So we have this app going on zappmeet.com and it’s my first on iOS. Coming more from web/backend development world I’m used to continuous delivery, where I push my code through continuous integration and once it’s passes all the tests it can get easily and automatically delivered to production in a nice server-by-server manner. Usually no downtime involved, all done in minutes if not seconds. This gets me nice stream of new features, experiments and fixes flowing to end users.
Now, how do I do the same for apps that sit on our users’ phone. What if I want to do an API breaking change – how do I ensure my users always get the compatible version. How do I time my backend/android/ios releases?
Before we get to see if there is a resolution, let’s talk rules of the game
1. AppStore releases are all tied to a manual review from Apple employee. Apple will usually take 1-4 days to review and approve your new version.
2. What is more, Apple will actually want to use the app – log in to it and see how it works. They even want a demo account details from you (registration process doesn’t require the review?)
3. Google Play is much more lenient on the approach and once you submit the app it will go through the automatic review process. A bot will launch your app on variety of phones and click through random things looking for crashes and slow downs. This is usually quick and painless, you even get the performance report back.
4. Unfortunately once the Play publishes the app it takes up to 24 hours for the update to be available to every user, even if they explicitly go to Play app and try to update manually.
5. We have an AWS deployed cluster of Node.js services and we’re fine to deploy it with a few seconds downtime. We obviously could get better and devise a rolling update, but that wasn’t necessary at least for now.
6. Updates happen automatically on both systems and full adoption of a new version usually takes 3-4 days for Android. We’re yet to asses this for iOS.
7. Of course there are people who don’t like updates and have them turned off or on-demand.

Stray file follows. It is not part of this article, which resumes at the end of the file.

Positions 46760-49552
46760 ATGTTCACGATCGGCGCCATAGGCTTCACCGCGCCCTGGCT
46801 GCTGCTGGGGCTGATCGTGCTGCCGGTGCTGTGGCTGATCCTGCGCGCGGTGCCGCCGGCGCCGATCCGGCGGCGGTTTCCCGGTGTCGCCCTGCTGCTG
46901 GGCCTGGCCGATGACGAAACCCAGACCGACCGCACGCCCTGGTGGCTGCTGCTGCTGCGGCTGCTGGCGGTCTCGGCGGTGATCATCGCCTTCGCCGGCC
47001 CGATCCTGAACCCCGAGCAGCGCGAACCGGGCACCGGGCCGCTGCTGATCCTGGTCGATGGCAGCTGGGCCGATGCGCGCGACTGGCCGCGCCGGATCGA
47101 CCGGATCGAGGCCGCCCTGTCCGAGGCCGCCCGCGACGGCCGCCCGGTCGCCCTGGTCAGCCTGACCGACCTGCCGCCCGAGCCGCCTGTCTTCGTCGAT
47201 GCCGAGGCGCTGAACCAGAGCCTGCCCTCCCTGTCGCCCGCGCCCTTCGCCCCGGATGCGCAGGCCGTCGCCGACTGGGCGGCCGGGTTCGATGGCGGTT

Now if you look at this holistically you’re kind of screwed when it comes to deeper refactoring in API. You need to be prepared to face people who have never updated from 3-months old version as well as be prepared that even active users will take 3 days to update.
What you can do is to devise an in-app screen that will pop-up once your back-end decided the app is too old to work with. I think a nice place is to keep it either on your backend or other remote-config location (like firebase remote config). This helps, but just a tiny bit.
You can deal with the laggers and force them to update once the new version is out, but you can’t just roll out a breaking change and count on users to go and fetch updates instantly the same day. They might not have that for next 24 hours (play), or longer (appstore). And if apple testers go in and test your new app with old backend and it breaks they will not approve it.
Huh, so a backward compatibility, at least one version? Seems like it. Till now we’re keeping old and new APIs living in parallel for some time, before we end up cutting them and increasing the minimum required version property. Since you don’t really have a choice, best to build this into your delivery process and be prepared for multi version usage. The good thing is that you can usually stick to your good old continuous delivery in the backend of your application and keep the updates rolling frequently, just make sure your tests reflect the non-deprecated versions of your app as well.